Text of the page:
The Teragram Ballroom was sold out for NYC post hardcore band Quicksand’s return to Los Angeles. Filled with old hardcore heads, I was confident the slam-dance-worthy music wouldn’t be able to draw violence out of these gen-x’ers but boy was I wrong. All it takes is one pit psycho to reintroduce danger into rock and roll and force you to put up your dukes or feel like a bitch.
It began with an album announcement, their first in 22 years. The first single off Interiors, “Illuminant“, sounds just as heavy and groovy and hardcore as anything Quicksand has ever put out and after seeing them live, you really get the sense that bands just can’t make music this good anymore.
Montreal’s No Joy opened the night as the only supporting act. They’re a shoegaze three-piece with minimalist vocals, if any during songs. Their rapid drumming and twin six string attack fosters a lunatic lucidity which is different than the rest of the shoegaze flock. No Joy sounds best when they play fast unlike most gaze acts that keep it slow. That said, I wish No Joy dabbled more in the slow, cathartic side of gaze where there is more space in the music, so that when every note hits it feels like fireworks going off in your soul.
After Suicide’s “Dream Baby Dream” played during the band’s setup and various cubes were projected on stage, Quicksand’s original members graced the stage. Alan Cage on drums, Sergio Vega looking like King Buzzo junior on bass, Tom Capone on sludge machine guitar, and Walter Schreifels with his guitar and soaring vocals. The band hit the ground running and opened with “Fazer” and immediately the band went ape shit.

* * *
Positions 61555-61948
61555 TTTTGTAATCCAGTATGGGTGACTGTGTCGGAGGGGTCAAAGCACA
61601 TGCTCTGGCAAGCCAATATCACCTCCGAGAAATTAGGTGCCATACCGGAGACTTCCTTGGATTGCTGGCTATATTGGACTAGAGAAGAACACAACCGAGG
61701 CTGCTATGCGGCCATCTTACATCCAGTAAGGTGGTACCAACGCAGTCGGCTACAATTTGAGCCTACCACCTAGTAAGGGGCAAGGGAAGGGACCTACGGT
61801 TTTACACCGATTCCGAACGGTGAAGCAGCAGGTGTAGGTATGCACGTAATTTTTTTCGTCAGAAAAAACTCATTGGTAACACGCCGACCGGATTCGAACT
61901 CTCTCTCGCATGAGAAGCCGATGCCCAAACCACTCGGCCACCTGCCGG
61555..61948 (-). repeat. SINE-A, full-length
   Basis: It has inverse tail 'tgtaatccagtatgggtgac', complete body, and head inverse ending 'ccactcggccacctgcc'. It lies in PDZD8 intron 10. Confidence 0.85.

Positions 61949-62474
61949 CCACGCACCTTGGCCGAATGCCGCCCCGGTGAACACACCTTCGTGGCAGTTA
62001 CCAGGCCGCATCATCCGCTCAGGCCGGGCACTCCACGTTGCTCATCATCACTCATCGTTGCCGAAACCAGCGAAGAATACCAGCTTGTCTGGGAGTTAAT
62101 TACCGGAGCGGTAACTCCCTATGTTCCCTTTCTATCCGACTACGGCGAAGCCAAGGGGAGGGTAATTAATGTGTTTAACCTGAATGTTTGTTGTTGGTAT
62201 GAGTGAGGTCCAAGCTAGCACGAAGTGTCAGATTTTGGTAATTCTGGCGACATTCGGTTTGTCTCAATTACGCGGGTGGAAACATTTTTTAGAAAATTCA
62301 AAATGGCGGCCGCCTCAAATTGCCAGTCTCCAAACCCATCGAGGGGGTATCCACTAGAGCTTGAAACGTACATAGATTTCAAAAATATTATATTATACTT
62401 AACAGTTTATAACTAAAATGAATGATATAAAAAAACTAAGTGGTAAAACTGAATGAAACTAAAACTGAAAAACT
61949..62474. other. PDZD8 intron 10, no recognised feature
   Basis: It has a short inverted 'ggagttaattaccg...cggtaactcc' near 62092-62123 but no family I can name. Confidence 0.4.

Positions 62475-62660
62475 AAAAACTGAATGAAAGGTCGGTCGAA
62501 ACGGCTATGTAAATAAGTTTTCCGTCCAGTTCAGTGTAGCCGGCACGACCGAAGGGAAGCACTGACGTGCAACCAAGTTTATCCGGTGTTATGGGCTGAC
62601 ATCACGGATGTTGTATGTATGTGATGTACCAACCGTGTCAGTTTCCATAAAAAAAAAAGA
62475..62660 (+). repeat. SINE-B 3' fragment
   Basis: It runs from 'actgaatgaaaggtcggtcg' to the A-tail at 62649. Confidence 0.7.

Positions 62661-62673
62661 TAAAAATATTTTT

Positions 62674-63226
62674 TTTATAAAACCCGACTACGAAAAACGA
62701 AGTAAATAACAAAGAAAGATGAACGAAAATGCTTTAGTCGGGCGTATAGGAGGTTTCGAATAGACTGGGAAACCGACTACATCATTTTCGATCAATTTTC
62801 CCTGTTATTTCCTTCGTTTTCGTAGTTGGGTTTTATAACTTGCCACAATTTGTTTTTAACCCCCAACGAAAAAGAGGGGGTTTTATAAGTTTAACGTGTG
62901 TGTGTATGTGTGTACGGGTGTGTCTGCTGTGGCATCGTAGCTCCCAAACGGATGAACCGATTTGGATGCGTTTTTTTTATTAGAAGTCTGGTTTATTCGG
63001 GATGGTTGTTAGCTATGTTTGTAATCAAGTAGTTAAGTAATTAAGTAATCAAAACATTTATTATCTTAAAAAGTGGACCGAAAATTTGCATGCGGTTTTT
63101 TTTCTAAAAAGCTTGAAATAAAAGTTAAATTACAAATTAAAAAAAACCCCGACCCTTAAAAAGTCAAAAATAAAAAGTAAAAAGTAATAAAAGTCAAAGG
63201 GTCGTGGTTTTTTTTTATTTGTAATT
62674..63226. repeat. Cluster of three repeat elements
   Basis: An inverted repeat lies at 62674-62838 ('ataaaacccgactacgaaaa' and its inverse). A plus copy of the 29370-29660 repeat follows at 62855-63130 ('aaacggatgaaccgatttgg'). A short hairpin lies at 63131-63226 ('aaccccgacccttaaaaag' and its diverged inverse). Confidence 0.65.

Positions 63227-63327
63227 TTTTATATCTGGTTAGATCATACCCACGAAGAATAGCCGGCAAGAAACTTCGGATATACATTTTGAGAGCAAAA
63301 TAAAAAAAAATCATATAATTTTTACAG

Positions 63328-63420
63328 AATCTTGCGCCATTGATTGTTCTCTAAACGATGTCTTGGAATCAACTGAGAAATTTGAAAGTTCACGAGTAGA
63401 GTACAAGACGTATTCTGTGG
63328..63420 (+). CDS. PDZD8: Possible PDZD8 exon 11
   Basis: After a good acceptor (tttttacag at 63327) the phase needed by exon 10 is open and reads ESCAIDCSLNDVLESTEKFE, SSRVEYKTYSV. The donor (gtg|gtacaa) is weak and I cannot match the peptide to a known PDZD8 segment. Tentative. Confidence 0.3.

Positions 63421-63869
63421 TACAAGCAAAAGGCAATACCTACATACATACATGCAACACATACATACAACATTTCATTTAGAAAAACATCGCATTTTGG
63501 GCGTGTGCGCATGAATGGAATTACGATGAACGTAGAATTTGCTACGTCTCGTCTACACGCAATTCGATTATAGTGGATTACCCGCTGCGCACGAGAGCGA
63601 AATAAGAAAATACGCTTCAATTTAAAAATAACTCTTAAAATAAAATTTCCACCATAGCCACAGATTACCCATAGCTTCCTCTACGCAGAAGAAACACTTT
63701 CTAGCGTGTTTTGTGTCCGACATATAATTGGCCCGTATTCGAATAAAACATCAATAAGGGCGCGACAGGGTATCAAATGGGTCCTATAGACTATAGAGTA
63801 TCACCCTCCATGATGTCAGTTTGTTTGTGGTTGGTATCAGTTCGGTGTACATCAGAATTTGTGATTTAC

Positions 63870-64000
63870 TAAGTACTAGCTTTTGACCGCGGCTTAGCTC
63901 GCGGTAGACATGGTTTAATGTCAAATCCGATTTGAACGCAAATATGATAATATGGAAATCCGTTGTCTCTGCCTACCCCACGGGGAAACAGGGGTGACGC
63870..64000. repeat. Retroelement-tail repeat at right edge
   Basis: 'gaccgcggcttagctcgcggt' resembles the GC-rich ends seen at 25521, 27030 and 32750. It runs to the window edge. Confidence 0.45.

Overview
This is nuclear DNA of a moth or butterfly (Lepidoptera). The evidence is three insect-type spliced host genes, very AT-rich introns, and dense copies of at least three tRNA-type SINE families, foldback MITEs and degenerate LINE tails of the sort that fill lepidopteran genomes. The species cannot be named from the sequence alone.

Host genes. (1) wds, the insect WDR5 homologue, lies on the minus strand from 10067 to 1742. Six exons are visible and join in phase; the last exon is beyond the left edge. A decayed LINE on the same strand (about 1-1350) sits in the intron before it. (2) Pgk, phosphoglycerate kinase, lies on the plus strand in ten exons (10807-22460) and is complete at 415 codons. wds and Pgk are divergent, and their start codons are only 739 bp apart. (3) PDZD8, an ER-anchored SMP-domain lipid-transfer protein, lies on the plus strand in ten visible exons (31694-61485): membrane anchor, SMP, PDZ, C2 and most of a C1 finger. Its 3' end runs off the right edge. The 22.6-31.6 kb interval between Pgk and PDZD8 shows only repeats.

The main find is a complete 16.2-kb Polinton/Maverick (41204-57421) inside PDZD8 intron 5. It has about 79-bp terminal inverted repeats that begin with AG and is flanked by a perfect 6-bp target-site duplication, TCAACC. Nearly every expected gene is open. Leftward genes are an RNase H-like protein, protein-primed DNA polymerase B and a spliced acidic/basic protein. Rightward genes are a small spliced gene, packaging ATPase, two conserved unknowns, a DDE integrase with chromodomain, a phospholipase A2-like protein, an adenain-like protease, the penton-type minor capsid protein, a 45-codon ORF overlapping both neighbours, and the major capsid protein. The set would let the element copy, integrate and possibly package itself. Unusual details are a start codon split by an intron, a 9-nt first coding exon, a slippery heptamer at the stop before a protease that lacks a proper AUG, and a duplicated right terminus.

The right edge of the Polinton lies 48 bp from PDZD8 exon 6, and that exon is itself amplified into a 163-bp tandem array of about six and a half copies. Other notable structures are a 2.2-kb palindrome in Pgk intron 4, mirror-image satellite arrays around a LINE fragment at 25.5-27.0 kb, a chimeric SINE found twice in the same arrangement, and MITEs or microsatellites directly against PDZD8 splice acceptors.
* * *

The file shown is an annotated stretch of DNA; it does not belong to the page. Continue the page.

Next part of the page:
Song after song, the band played classics that the audience met with plenty of singing and modicum of moshing (since said pit psycho forced our hand). It was a warm welcome back to Los Angeles. Sticking to the business at hand, the band didn’t banter much on stage, especially for a reunion tour, but the one time Walter had to speak it was to say that he feels like his best self whenever he’s around us (Los Angeles). You don’t hear that too often.
Quicksand’s often labeled post hardcore and you can sense the resemblance to Fugazi. Walter Schreifels is an alumni of NYC hardcore bands such as Gorilla Biscuits and Youth of Today and one can feel that influence during the show. Calling the band hardcore is not enough though, you could argue they’re a sludge band with Melvins-sounding guitars and songs but you could also get away with a Jane’s Addiction comparison as Walter’s vocals are reminiscent of Perry Ferrell’s soaring, impressive pipes.
This was one of the best shows of the year. Every member of the band brought every ounce of power to the stage and made the Teragram bounce on its foundation with every down stroke of the strings. This might be the end of the world with natural disasters wreaking havoc all over North America but notice Los Angeles has been spared in time for Quicksand to play here. Coincidence? Who can say for sure…. All I know is that if the San Andreas fault finally decides to split us off the continent, I’ll at least be able to say I saw Quicksand before shit hit the fan.
Quicksand’s new album, Interiors, comes out November 10th on Epitaph records.
Words & Video: Rob Shepyer
Photos: Danny Baraz